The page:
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August 29, 2008 Source: www.AsiaEcon.org In the last 15 years, Japan has emerged as the global leader in the development of Africa. By doing so, it has also strengthened its bilateral relations with the continent and has secured economic benefits for both parties.  


In the last 15 years, Japan has emerged as the global leader in the development of Africa. By doing so, it has also strengthened its bilateral relations with the continent and has secured economic benefits for both parties.

A major way Japan has spearheaded the task of invigorating Africa’s economy is through the Tokyo International Conference on African Development (TICAD). The TICAD is a conference in Tokyo held every five years to improve relations between Africa and its development partners. The first TICAD, TICAD I, took place in 1993, and the most recent, TICAD IV, wrapped up at the end of May of 2008. At all four conferences, Japan has reinforced its long-term commitment to promoting peace and economic stability in Africa.

During TICAD I, Japan took the lead in producing the “Tokyo Declaration on African Development,” a document that aimed to encourage high-level policy dialogue between Africa and its development partners. Japan remained optimistic about Africa’s potential though many other of Africa’s development partners began to lose interest. At the end of TICAD I, several prospects appeared promising, though almost nothing was guaranteed.

Five years later, TICAD II generated the “Tokyo Agenda for Action,” which was much more action-oriented than the Tokyo Declaration on African Development. This document called for poverty reduction and a push for Africa’s integration into the global economy. TICAD III drew over 1,000 African delegates including the Chairperson of the African Union, Thabo Mbeki. This conference analyzed the achievements of TICAD over the past 10 years and developed future goals for African development.

TICAD IV took place from May 28-30 2008. Japan’s Prime Minister Yasuo Fukuda met with representatives from 51 African countries, 22 donor nations, and 55 international organizations. In all, more than 3,000 people participated in TICAD IV making it the most heavily attended TICAD of the four. The conference aimed to boost economic growth, ensure human security, and address environmental issues in Africa.

The conference recognized that the key to Africa’s growth is the development of the continent’s infrastructure. History has proven that improvements in transportation infrastructure attract more private investments. Japan has targeted Africa’s infrastructure as the main area it will develop, pledging $4 billion in Official Development Assistance (ODA) loans by the end of 2012. Increasing ODA loans will encourage Japanese private-sector investment in Africa. Furthermore, Japan will double its grant aid and technical cooperation in the next five years. The Japanese government will also establish a fund at the Japan Bank for International Cooperation that aims to double investment in Africa.

At the conference, Prime Minister Fukuda also tracked Africa’s economic progress over the past decade. Sub-Saharan Africa’s economy grew at a rate of 5% from 2004-2007 and reached 6% in late 2007. Japan will look to further increase Africa’s economic growth by helping the continent double its rice output to 28 million tons by 2018. Furthermore, Japan will give a significant portion of a $100 million global emergency food assistance package to Africa.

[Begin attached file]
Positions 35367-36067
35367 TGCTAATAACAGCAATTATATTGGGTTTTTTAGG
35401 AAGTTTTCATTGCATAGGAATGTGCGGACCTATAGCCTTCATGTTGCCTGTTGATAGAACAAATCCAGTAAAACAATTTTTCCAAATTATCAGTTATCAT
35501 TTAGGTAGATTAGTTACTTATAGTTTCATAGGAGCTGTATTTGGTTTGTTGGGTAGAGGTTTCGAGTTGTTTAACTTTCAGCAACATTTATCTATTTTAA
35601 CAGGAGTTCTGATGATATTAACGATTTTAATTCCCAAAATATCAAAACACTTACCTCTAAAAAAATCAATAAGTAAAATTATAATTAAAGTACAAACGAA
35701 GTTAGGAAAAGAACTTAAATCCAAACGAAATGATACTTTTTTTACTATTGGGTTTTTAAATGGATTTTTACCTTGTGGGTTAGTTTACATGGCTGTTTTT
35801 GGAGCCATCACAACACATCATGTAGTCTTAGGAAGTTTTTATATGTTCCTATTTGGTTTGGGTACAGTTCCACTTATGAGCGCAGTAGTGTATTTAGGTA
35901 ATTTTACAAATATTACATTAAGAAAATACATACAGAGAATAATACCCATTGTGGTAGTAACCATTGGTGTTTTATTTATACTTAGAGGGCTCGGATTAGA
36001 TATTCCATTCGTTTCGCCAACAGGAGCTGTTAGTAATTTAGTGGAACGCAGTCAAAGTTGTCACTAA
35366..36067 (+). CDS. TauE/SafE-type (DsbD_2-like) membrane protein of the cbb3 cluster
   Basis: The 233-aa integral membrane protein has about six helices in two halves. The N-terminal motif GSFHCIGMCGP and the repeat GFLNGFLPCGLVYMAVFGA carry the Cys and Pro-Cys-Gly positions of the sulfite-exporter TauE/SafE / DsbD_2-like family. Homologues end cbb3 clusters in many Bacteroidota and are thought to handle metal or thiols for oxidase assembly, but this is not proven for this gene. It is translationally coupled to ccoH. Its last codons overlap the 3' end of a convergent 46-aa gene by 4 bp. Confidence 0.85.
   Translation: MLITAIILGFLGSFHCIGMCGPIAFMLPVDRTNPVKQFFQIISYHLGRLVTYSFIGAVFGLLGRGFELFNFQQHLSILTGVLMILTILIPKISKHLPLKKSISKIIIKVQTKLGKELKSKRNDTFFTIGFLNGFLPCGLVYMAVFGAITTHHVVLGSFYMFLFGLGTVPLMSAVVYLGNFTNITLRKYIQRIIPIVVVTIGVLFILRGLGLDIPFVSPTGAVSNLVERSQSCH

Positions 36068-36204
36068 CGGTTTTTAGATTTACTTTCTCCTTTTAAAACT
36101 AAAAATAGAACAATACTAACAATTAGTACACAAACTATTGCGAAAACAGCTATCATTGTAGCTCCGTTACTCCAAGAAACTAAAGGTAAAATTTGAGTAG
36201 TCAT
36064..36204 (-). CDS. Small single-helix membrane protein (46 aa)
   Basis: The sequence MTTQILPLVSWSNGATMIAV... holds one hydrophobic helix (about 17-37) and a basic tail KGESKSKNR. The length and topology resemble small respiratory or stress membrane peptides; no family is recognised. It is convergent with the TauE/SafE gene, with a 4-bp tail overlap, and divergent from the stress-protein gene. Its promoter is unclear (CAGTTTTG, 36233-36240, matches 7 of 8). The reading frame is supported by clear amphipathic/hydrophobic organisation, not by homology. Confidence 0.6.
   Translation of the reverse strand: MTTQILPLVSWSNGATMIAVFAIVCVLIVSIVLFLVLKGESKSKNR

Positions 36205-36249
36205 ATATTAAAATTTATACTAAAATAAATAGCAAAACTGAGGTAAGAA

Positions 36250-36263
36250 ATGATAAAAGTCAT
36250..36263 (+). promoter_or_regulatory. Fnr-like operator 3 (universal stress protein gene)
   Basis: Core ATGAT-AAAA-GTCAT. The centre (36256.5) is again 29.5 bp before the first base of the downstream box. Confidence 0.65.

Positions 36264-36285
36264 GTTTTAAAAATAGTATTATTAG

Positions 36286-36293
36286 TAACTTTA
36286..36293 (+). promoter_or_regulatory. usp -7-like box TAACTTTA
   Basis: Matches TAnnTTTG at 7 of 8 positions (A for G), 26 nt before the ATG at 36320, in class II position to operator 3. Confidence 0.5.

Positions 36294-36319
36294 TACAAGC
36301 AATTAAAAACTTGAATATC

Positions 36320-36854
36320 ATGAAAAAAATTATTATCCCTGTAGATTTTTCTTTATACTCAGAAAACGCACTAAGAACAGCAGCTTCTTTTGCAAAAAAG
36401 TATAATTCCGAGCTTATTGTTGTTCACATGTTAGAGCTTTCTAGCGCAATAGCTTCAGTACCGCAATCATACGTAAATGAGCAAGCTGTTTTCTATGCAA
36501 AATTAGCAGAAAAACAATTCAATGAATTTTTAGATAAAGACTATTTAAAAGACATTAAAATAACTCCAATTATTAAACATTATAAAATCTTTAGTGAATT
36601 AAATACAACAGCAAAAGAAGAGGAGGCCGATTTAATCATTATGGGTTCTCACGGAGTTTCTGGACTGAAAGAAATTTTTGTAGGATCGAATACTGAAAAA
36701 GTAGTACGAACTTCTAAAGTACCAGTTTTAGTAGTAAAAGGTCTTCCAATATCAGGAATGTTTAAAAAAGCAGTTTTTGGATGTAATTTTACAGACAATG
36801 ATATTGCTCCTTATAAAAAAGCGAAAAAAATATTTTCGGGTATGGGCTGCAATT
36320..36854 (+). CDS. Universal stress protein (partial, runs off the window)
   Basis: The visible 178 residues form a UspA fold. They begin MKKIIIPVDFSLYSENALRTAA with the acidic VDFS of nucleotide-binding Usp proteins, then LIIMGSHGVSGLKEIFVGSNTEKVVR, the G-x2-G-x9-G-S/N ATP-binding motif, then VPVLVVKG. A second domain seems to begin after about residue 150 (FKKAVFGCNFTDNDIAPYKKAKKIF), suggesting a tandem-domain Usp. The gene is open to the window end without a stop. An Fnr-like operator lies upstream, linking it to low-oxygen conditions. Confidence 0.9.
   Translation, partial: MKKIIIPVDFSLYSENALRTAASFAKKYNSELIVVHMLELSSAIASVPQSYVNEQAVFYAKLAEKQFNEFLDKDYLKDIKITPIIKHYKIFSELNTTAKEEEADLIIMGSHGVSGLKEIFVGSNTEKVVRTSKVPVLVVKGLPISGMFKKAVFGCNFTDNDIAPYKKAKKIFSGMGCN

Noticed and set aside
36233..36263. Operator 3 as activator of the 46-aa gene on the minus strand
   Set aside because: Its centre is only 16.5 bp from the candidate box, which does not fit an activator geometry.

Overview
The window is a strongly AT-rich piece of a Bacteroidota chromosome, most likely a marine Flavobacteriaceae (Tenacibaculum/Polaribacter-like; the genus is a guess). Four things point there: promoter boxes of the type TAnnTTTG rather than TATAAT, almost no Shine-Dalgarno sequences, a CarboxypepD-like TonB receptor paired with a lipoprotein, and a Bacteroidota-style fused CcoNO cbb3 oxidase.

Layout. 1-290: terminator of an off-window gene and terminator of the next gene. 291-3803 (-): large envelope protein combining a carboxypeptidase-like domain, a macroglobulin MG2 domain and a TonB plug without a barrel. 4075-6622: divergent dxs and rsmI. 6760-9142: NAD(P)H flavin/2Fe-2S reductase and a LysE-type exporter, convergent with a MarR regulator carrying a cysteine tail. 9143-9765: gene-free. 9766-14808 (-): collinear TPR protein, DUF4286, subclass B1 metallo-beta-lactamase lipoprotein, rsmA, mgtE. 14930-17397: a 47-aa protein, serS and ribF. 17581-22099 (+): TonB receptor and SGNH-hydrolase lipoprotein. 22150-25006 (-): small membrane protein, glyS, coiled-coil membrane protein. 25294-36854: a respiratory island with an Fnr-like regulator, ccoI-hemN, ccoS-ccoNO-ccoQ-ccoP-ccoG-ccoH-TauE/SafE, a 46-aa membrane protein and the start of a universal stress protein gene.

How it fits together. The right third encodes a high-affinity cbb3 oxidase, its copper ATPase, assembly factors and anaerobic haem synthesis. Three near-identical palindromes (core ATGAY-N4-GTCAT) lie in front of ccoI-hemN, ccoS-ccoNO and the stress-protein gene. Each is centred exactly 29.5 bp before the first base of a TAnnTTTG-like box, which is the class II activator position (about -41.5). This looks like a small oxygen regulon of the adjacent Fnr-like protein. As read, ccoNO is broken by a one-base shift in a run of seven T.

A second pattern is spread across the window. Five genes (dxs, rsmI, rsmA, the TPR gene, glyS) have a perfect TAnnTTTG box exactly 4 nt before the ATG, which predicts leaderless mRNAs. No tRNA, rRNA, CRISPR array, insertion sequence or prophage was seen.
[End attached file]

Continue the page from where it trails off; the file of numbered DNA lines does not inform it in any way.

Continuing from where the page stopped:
Africa has long complained that though it contributes very few greenhouse gases, it must still suffer the effects of global warming. Africa only contributes about 3.8% of the world’s greenhouse gas emissions. By taking the lead on climate change initiatives, Japan has indirectly assisted in resolving Africa’s environmental problems. Japan’s “Cool Earth 50,” introduced in 2007, aims to reduce greenhouse gas emissions by 50% by 2050. Japan has also led the way in the creation of the $10 billion Climate Change Fund. In addition, Japan automakers have made a push to produce cleaner, more fuel-efficient cars including many hybrid models.

In the next five years, Japan will train 100,000 people as health workers who will travel to African countries that suffer from a shortage of health care. Japan has also pledged $560 million to the Global Fund to fight AIDS, Tuberculosis, and Malaria, about $330 million of which will go directly to Africa.

The TICAD conferences have given Japan tremendous opportunities to strengthen diplomatic and economic ties with Africa. As a resource-rich continent, Africa can offer Japan many precious metals that the country needs for its high-tech industries. Africa is home to 89% of the world’s platinum, 60% of its diamonds, 34% of its chrome, 37% of its zirconium, and 53% of its cobalt. Because the Japan Bank for International Cooperation is providing $490 million to co-sponsor a nickel mining project in Madagascar, Japan’s Sumitomo Corporation will have the right to purchase 30,000 tons of nickel annually. In addition, Japan will begin to import platinum, nickel and cobalt from Botswana.

With strong bilateral ties with Africa, Japan also has Africa’s support as it seeks a permanent seat on the UN Security Council. The African countries account for 25% of the UN General Assembly. Africa’s support has been crucial to Japan winning the Asian non-permanent Security Council seat in 1996 and the election of Shigeru Oda to the UN International Court of Justice. If it is to secure Africa’s political support and imports of raw materials, it is in Japan’s best interest to continue to assist Africa in its economic development. As long as Japan continues to invest in Africa and solidify ties with it though future TICAD conferences, both parties will continue to gain significant benefits.

Source: www.AsiaEcon.org

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